Bidenomics Hurting Memorial Day Celebrations

( – This year, Americans’ Memorial Day celebrations and trips will be hurt by ongoing inflation, which has remained a persistent issue since the easing of pandemic restrictions in spring 2021 thanks to the failed Bidenomics agenda.

Although inflation has decreased from a high of 8.3% in April 2022 to 3.4% this year’s April, it is still above the usual 2% average, affecting prices across the board.

According to data from Datasembly, which monitors grocery prices, the cost of groceries essential for a typical summer cookout has increased by about 10% from last year. For instance, a small set of cookout items that totaled $27.39 last year now costs $30.18.

In addition, certain products have seen sharper price increases than others.

Relish, a popular cookout condiment, has undergone a nearly 50% price hike, jumping from $3.14 last year to $4.67 this year. Burgers are now a dollar more expensive at $8.07, showing a 14.6% increase from the previous year.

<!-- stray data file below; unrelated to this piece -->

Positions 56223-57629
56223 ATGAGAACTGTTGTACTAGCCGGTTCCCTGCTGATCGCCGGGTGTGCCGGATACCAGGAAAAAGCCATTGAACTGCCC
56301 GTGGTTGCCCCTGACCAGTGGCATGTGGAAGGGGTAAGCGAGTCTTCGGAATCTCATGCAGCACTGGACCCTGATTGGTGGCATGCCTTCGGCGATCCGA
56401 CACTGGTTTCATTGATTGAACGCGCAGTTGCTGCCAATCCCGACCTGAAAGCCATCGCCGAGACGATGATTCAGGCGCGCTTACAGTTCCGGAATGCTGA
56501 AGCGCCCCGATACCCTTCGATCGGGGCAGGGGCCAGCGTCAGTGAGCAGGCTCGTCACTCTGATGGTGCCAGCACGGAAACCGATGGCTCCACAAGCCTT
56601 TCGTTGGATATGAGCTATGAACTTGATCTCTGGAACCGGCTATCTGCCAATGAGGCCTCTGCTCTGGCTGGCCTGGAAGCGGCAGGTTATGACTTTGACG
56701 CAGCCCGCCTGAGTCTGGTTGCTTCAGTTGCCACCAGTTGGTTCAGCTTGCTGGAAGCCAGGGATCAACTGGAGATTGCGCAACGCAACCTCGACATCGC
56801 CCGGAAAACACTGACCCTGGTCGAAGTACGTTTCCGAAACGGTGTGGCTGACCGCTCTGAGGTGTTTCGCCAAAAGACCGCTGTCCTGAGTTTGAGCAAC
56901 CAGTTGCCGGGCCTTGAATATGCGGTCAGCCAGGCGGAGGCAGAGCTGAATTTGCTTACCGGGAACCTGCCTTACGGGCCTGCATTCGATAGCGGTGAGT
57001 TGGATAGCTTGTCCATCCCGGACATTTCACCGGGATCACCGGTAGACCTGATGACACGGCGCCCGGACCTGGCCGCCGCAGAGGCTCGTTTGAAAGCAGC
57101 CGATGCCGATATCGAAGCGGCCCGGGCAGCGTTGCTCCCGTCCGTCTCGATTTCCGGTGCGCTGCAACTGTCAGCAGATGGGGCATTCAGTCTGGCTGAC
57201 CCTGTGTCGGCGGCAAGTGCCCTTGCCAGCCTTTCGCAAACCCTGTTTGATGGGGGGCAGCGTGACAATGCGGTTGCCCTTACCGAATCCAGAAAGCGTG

Likewise, small increments have also been noted in other staple items, like hamburger and hotdog buns, which are slightly up by a few cents, and ketchup and mustard, which have increased by 10¢ and 8¢, respectively.

Besides the increase in goods and food, travel and entertainment costs have also escalated.

Sports tickets have risen by 15%, and automobile-related expenses like car insurance and repairs have increased by over 10%. Plane tickets are now 24% more expensive compared to three years ago, and gas prices have surged by 28%.

Amid these rising costs, the Biden administration has taken steps to alleviate some of the pressure at the gas pump.

Recently, Energy Secretary Jennifer Granholm announced the release of one million barrels of gas from the Northeast Gasoline Supply Reserve.

This move aims to ensure adequate supply for the tri-state and northeast regions during the peak summer travel period between Memorial Day and July 4th.

With inflation continuing to be a major concern, a recent Gallup poll reveals that about 41% of Americans now consider it the biggest financial issue facing their families, a significant increase from just 3% in 2020.

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